Are you conscious? Do you have a conscience? I hope the answer to both questions is yes, and we'll dive into why below. If you answered no to either, then I'll be more than a little concerned.
So let's look at the differences in conscience and conscious.
Conscience vs. Conscious
Conscience is the understanding of moral goodness or wrongness. It can also mean conformity to that understanding of morality and/or a regard for it.
Conscious, on the other hand, means that you're aware of your surroundings. In other words, it means you perceive your surroundings. It can also mean that you do things intentionally by making "conscious decisions."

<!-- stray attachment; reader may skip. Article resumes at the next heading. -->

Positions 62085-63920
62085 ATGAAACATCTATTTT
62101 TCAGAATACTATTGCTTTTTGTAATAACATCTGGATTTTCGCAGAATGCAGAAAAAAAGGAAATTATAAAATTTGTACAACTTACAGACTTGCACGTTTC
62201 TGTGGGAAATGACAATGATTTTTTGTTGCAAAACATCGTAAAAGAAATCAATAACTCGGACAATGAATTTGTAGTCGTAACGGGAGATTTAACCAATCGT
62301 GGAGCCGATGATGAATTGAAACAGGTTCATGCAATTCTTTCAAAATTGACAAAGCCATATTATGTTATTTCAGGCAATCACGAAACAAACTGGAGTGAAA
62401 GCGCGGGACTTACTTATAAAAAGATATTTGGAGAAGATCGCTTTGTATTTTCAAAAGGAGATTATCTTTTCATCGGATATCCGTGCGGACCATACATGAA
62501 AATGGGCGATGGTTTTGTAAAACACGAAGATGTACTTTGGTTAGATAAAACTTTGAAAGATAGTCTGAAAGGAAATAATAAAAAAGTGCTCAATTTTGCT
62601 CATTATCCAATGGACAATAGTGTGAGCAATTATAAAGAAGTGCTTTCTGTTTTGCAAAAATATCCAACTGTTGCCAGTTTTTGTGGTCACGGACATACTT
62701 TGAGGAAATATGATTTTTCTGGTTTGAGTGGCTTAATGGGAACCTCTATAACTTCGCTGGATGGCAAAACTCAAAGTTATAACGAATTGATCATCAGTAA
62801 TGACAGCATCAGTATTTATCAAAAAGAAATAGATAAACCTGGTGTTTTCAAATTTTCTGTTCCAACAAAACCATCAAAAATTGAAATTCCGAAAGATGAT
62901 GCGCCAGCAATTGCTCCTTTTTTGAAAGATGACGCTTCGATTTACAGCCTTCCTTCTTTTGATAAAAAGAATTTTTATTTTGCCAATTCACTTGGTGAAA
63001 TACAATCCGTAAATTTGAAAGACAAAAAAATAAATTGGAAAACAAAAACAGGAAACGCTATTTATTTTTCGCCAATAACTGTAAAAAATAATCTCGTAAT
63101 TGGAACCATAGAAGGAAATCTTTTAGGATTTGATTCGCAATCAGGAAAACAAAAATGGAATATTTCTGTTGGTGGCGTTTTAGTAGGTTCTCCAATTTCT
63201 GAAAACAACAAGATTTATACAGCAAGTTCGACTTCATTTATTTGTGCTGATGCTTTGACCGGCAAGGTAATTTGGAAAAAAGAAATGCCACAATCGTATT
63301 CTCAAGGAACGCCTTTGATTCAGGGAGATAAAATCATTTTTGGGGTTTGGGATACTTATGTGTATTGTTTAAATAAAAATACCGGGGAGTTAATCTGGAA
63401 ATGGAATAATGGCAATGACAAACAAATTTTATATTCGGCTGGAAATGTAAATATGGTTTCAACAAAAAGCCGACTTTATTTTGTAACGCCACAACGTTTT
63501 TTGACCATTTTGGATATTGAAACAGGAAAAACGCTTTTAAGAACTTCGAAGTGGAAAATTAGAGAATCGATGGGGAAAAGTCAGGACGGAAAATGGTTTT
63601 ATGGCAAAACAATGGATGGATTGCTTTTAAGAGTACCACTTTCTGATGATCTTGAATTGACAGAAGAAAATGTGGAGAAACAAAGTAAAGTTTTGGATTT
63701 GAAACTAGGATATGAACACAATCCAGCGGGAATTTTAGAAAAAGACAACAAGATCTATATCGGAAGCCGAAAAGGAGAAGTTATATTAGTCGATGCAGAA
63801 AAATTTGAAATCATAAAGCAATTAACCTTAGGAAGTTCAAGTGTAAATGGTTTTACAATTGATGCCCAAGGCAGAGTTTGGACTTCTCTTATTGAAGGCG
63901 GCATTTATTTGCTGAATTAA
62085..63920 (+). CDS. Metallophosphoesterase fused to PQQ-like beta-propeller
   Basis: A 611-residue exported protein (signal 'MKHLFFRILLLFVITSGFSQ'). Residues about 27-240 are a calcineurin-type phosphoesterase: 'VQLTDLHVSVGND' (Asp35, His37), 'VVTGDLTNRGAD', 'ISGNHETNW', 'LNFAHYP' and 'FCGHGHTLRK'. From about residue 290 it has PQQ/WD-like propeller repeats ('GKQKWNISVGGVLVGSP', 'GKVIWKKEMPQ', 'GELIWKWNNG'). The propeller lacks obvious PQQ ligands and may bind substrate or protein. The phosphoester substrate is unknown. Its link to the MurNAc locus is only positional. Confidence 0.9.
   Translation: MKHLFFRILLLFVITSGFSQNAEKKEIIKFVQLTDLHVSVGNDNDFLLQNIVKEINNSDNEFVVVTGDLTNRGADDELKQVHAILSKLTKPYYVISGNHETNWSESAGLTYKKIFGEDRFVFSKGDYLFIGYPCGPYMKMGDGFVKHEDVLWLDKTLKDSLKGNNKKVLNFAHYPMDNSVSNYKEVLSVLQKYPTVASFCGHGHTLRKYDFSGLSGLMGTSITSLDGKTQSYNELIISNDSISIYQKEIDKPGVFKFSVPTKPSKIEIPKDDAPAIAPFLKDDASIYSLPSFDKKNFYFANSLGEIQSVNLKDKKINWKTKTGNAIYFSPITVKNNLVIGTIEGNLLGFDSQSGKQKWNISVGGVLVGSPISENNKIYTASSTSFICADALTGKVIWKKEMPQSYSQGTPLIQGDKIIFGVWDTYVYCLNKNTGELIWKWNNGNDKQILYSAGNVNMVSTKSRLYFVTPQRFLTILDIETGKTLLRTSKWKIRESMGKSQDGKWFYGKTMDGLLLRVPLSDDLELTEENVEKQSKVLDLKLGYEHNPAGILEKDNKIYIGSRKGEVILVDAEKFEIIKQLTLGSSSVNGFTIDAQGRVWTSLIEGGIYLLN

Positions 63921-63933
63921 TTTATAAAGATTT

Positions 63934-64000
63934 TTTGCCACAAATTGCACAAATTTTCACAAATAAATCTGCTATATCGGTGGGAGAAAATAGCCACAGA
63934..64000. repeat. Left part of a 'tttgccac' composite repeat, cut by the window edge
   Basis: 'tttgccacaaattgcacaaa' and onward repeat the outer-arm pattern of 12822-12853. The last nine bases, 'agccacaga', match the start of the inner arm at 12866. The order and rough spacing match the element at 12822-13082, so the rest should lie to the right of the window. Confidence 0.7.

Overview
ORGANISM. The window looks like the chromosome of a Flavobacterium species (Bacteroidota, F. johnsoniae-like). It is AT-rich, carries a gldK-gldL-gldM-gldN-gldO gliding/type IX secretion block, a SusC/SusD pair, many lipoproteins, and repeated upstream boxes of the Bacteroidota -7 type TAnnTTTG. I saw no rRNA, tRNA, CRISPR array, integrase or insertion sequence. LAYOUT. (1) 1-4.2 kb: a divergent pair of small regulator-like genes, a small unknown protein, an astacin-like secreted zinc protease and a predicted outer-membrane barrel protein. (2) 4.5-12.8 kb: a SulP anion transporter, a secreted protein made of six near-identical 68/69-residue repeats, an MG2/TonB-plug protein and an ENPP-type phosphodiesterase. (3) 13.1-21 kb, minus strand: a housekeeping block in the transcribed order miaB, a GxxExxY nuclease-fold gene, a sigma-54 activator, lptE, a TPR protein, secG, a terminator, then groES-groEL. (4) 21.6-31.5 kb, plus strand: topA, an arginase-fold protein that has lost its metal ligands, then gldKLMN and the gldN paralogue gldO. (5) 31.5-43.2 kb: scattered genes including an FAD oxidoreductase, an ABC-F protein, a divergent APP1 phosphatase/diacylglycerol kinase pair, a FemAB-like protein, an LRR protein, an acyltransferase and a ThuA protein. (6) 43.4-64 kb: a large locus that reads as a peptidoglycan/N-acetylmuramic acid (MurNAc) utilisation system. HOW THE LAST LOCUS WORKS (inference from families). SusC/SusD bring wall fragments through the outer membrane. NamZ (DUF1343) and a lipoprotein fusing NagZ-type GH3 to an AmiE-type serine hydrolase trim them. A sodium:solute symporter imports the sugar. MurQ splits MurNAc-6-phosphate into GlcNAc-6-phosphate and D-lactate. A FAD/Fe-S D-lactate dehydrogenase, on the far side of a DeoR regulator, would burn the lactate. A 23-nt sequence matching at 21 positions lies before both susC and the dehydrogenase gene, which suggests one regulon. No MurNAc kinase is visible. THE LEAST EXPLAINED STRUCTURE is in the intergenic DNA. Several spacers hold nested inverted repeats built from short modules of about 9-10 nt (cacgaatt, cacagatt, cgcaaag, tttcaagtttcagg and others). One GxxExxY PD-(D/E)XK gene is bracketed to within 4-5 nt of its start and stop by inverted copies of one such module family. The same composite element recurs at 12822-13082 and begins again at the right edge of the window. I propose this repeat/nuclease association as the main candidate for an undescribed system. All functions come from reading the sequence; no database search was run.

Here are some examples:
Correct: Her conscience wouldn't allow her to accept a gift at someone else's expense.
Incorrect: Her conscious wouldn't allow her to accept a gift at someone else's expense.
Correct: He couldn't move after the accident, but he was conscious enough to say his name.
Incorrect: He couldn't move after the accident, but he was conscience enough to say his name.
A person can be conscious but not have a conscience, and a person can have a conscience but not be conscious, though it's often preferable to have a conscious person who has a conscience.
No matter what type of writing you do, mastering the fundamentals of grammar and mechanics is an important first step to having a successful writing career.